My thought from the beginning was that the whole shebang is going to follow process and measured legal response (unknowable events notwithstanding). I’d have reckoned the appropriate ‘response’ could have been enacted last June, then October, then December and most recently January. (shrugs)

    Hopefully not much longer.

    • Perhaps NS will call a SGE this summer?

      By then we’ll know the version of Brexit which is to be imposed on citizens of the UK, the majority of whom voted to Remain, or opted for the Red Tories’ version of a ‘Third Way’ and ‘abstained’ from the EU Referendum vote completely.
      If ‘abstain’ has been a valid tactic of Red Tories like Ian Murray and Tom Watson over the past six moths or so , surely the same democratic choice pertains to citizens who voted by withholding their vote in the EU Referendum?

      The Scottish ‘smackeroonie’?
      Lovin’ it.

      The game’s afoot, Miller, and it ain’t twelve inches.

      • Andy Anderson says:

        You are correct Jack.

        However the trade deal negotiations which were due to start in Jan 2017 have not started yet. They will still be going on in 2022 if not longer.

        If you remember the phase 1 talks (EU withdrawal treaty) was due to complete in Oct 2017 but U.K. delayed with it signed off to much MSM fanfare in Dec 2017. This included a Irish backstop covering Ireland only with customs border in the Irish Sea. The ERG group were OK with this as the case less about NI than us.

        Then we had June 2017 GE and the loss of a government majority in Westminster. Then DUP got involved and May asked EU to change the EU withdrawal bill to cover all the U.K. ERG now upset and a year of trade deal talks lost. All because St. Theresa had an idea for a GE to hammer Labour and increase her majority. Tosses.

  9. orri says:

    Scottish Unionists will be the most keen for a No Deal Brexit as it allows faster divergence from the Acquis which in a way that might make it harder to bring a newly independent Scotland back in line.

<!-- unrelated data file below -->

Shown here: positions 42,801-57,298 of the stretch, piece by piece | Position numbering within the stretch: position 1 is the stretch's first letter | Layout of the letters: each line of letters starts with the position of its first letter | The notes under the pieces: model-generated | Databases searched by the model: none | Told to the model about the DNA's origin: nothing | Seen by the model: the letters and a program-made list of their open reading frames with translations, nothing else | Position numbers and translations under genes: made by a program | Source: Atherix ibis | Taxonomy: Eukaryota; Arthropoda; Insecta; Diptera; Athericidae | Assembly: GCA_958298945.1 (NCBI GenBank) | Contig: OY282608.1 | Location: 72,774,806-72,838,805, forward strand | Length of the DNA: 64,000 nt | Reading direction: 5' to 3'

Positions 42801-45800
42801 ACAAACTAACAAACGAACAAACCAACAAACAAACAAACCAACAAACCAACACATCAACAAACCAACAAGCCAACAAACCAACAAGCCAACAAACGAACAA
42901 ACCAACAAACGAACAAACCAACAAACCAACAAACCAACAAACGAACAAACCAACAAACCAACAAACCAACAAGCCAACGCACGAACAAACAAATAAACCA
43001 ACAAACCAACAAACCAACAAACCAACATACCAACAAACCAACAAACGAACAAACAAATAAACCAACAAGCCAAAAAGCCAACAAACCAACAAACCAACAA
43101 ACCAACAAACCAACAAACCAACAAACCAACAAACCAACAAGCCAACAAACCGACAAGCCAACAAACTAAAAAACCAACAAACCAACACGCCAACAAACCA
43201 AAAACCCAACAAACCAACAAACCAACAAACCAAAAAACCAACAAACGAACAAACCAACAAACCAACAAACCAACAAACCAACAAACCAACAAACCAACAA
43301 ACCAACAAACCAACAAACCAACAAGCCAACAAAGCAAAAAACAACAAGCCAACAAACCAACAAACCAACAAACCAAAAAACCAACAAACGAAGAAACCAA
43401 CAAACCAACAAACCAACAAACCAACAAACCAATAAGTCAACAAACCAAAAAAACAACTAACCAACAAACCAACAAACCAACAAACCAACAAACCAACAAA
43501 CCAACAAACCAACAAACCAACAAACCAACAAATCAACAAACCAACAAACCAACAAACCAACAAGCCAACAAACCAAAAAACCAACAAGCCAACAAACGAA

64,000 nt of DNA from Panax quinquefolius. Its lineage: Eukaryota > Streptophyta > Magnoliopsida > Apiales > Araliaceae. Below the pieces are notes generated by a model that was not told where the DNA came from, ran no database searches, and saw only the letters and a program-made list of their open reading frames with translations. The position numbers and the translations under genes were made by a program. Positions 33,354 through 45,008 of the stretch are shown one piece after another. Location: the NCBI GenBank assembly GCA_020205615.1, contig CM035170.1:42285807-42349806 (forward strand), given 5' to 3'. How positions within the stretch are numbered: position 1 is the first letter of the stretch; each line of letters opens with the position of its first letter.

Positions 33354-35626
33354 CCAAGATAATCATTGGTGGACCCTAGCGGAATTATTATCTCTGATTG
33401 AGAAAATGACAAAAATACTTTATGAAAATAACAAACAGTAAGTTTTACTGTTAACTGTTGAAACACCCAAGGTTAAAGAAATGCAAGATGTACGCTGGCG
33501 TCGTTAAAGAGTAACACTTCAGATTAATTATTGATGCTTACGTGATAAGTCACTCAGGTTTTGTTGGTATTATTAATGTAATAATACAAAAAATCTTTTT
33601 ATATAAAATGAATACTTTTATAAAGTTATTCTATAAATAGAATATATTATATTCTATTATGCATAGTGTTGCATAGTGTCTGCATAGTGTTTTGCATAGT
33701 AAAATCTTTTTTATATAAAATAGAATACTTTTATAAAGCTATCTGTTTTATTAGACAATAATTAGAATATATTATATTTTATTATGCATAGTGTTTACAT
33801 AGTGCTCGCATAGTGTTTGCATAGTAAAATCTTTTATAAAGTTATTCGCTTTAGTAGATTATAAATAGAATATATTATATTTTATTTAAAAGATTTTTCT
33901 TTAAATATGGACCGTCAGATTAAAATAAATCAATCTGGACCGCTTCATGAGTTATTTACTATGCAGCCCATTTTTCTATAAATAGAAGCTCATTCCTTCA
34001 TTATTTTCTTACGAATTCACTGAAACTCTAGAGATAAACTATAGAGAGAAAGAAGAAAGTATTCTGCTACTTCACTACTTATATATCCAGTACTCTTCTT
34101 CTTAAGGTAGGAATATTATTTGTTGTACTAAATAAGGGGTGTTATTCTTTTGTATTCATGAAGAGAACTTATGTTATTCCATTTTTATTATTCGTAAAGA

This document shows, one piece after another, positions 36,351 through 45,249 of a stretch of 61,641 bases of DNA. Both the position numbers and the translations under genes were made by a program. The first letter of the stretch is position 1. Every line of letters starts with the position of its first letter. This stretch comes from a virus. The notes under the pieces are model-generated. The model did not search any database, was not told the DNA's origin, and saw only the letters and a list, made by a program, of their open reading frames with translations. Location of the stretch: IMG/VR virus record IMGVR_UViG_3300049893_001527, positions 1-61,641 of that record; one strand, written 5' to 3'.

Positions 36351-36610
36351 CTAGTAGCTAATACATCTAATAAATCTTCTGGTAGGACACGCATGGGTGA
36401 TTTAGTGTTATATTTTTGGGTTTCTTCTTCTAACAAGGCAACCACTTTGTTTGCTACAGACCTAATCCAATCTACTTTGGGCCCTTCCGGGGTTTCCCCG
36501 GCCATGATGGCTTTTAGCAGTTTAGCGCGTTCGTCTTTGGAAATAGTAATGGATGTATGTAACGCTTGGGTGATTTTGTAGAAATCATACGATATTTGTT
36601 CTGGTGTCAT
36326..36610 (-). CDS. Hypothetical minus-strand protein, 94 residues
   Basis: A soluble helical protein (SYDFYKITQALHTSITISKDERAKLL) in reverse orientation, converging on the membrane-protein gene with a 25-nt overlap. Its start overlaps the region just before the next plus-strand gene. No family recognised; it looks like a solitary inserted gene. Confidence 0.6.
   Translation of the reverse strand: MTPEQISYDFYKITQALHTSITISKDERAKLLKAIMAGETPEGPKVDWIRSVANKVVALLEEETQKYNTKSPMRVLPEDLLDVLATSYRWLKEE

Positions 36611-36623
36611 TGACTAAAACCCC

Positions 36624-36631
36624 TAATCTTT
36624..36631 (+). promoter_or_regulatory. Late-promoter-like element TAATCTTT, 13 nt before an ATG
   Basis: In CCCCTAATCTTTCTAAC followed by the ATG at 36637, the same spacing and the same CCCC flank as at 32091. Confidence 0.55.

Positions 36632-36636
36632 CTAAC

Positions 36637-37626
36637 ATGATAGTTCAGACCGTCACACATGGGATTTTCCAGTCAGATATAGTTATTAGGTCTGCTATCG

Any deal with the EU will delay or, in some areas, make impossible those changes.

    The deliberate disruption and abrupt changes cause and damage to the economy they bring as a consequence will be used as a psychological deterrent to Independence. Illogically perhaps as it’d be akin to trying to reverse wartime measures and return the country to “normality”.
    I doubt Scotland will be immediately rejoining the EU unless it somehow negotiates it’s membership as a continuing successor state to the former UK. Perhaps some of the proponents of independence will get their wish and we’ll join EFTA or some other organisation in the mean time.

    However that is another way Spain can differentiate between Scotland and Catalonia. If Scotland as a Treaty Partner dissolves the UK then the UK no longer exists except in name if Westminster is pathetic enough to pretend it alone is the UK. Unfortunately for Catalonia they have no such treaty to withdraw from.

    The more obvious point is that if Spain looks likely to veto Scotland’s membership then the rest of the EU may be inclined to find a way to bypass that. They would therefore be more likely to insist we “join” in the normal way and they accept out application rather set a precedent that might backfire on them.

  10. ScotsCanuck says:

    Paul, your poster at the head of your article is a “belter” …. it would make an excellent billboard during IndyRef2 …. cuts through the pish that SiU (and associated “nawbags”)will undoubtedly throw at YES regarding an Independent Scotland’s status within and/or continued membership of, the EU.

    Might want to think about crowd funding a series of billboards around our towns & cities when the starting gun is fired for IndyRef2.